In Manus Satanas
Review by Felix on November 7, 2019.
Italian food, Swedish girls and Finnish black metal have one thing in common – they are always welcome. Well, don’t know what I would choose if I could only have one of these three (and to be honest, I never kissed a Swedish girl so far…), but maybe there is a time for everything. So right now, my fridge is empty and no lady from Stockholm far and wide – that’s why I dedicate myself to the next chapter of the 10.000-page book namely “Sinister Suomi Sounds”.
The cauldron of Aegrus is filled with a boiling brew to the brim. I mean we have a certain picture before the inner eye whenever we hear “Italian Food” (spaghettis or pizza), “Swedish girl” (blond, sporty beauty) or “Finnish black metal”. And you find exactly the things in the band’s cauldron that comes to your mind when being confronted with these three words. This does not mean that the dudes dish up rancid, old songs, definitely not. Yet they mix the well-known stylistic devices in a really competent way. Straight hammering parts meet mystic, cold melodies, the lead vocalist conveys this possessed-by-demons-insanity that we love, and the malicious atmosphere of the material gives rise to various scenarios: frostbitten forests, icy storms over barren fields, cold lakes at night, burning stakes and endless grey, cloudy horizons. Indeed, the formation does not seek for new ways of performing black metal; and there is no necessity to do such foolish thing. The Scandinavians focus on the right approach. They know that they are well advised to keep the basic formula of the music unchanged – and the rest is just a matter of personal skills.
The band demonstrates its impressive abilities in particular at the beginning of the album. The vehement opener sets the course and both “Nightspirit Theosis” and “Gestalt of Perdition” score with nearly perfect combinations of comparatively mild sections and utterly cold outbursts. Aegrus also manage rather hypnotic mid-tempo pieces such as “Ascending Shadows” and especially this track leads the listener to abysmal ravines. The instrumental parts of this song reflect isolation and despair in an exciting way, not at least because of the technical execution. In Manus Satanas does not suffer from a lukewarm sound, quite the opposite. The album offers the typical black metal pitch in a powerful manner – and even the most rapid parts do not end up in a blurred disarray. The band never loses control and so the album is free from flops. By contrast, it holds some uncompromising, simple yet highly effective riffs which demonstrate that the guitarists don’t intend to score only with more or less harmonic leads.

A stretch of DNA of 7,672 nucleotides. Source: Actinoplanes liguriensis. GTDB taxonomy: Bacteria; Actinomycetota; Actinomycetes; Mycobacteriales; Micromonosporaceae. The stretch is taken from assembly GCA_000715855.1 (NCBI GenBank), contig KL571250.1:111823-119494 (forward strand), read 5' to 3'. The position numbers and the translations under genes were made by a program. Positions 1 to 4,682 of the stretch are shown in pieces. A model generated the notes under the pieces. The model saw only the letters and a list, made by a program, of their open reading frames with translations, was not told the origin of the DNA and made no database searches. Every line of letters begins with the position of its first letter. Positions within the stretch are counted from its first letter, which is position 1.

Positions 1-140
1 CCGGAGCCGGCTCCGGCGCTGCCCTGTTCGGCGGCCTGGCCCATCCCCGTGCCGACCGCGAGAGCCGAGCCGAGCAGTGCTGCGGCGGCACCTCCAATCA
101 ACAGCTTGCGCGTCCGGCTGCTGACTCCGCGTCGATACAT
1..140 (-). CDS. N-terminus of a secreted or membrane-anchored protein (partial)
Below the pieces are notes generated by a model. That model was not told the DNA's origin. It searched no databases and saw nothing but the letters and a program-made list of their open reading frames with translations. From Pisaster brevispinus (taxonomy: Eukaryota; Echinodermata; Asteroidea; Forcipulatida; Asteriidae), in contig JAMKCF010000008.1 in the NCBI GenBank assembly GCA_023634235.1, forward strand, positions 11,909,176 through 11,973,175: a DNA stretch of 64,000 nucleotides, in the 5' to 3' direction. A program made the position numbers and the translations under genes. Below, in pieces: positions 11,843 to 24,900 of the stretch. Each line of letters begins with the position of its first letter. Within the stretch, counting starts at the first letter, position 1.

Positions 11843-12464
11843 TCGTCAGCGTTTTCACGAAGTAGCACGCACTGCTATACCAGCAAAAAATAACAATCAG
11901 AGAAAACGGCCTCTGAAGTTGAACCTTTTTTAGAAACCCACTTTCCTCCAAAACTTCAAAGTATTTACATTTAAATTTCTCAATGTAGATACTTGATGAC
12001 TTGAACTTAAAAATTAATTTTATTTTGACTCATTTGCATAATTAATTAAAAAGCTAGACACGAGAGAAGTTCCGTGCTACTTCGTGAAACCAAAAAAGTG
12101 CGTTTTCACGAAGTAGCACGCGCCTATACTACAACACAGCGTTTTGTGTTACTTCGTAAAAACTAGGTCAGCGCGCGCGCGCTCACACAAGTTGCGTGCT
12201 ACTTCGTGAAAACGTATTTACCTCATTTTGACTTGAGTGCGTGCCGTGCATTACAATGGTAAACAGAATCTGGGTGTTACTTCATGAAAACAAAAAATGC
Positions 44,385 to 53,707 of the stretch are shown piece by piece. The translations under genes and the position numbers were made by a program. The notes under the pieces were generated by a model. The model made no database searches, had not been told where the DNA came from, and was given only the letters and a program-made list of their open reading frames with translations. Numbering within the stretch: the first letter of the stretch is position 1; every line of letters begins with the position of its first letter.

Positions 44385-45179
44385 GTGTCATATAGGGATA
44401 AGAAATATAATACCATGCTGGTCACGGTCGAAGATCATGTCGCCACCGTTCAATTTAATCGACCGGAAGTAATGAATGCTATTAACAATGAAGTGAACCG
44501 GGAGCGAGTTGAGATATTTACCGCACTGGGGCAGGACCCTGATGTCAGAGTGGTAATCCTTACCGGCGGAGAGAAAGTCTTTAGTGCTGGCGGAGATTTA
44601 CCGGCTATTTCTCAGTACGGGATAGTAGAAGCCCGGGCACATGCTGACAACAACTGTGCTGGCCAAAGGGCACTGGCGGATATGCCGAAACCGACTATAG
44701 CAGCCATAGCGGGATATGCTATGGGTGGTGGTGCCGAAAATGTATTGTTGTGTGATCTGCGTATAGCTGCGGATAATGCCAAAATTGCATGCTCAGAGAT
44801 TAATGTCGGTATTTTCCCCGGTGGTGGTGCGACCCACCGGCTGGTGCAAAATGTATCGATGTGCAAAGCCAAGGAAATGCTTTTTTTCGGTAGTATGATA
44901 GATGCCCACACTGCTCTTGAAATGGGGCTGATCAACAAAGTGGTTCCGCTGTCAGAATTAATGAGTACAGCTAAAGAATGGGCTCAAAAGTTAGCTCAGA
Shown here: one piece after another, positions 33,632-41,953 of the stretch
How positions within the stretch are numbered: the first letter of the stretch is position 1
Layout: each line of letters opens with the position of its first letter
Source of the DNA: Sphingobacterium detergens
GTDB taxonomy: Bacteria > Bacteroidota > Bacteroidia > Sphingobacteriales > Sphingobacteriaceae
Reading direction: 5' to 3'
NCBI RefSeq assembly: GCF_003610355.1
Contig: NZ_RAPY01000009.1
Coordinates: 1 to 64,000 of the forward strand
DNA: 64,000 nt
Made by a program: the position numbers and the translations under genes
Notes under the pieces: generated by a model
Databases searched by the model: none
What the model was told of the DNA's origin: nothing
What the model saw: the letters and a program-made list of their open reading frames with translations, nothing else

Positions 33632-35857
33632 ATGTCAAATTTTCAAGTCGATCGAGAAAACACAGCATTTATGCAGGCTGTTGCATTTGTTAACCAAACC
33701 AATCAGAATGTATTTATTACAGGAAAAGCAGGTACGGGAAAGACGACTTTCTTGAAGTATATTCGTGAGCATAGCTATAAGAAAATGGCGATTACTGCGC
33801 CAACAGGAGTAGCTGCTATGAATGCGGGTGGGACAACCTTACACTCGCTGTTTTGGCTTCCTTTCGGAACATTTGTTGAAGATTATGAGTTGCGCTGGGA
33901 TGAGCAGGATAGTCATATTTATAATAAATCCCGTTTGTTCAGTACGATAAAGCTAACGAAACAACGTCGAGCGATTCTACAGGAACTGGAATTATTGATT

In view of many comparable albums, we can discuss whether or not this album is essential. Probably there is a chance to survive without having ever heard a single note of In Manus Satanas. Nevertheless, life is more enjoyable when one can listen to such a full-length from time to time. It sounds authentic (even though its melodies have a certain Swedish touch), natural and passionate yet well-defined. Maybe it’s an ironic twist of fate, but especially the high number of excellent guitar melodies – a kind of counterpart to the raw voice – fascinates me and the fact that the average velocity meets the usual genre standards is also very welcome. (By the way, I still did not kiss a Swedish girl.) Of course, I could write about improvable nuances, for example 5% more compactness or something like that, but honestly speaking, it just feels good to see the torch of black metal burning as on the first day. Hail to the Finnish hordes (and to N.P. to whom I dedicate this review)!
Rating: 9 out of 10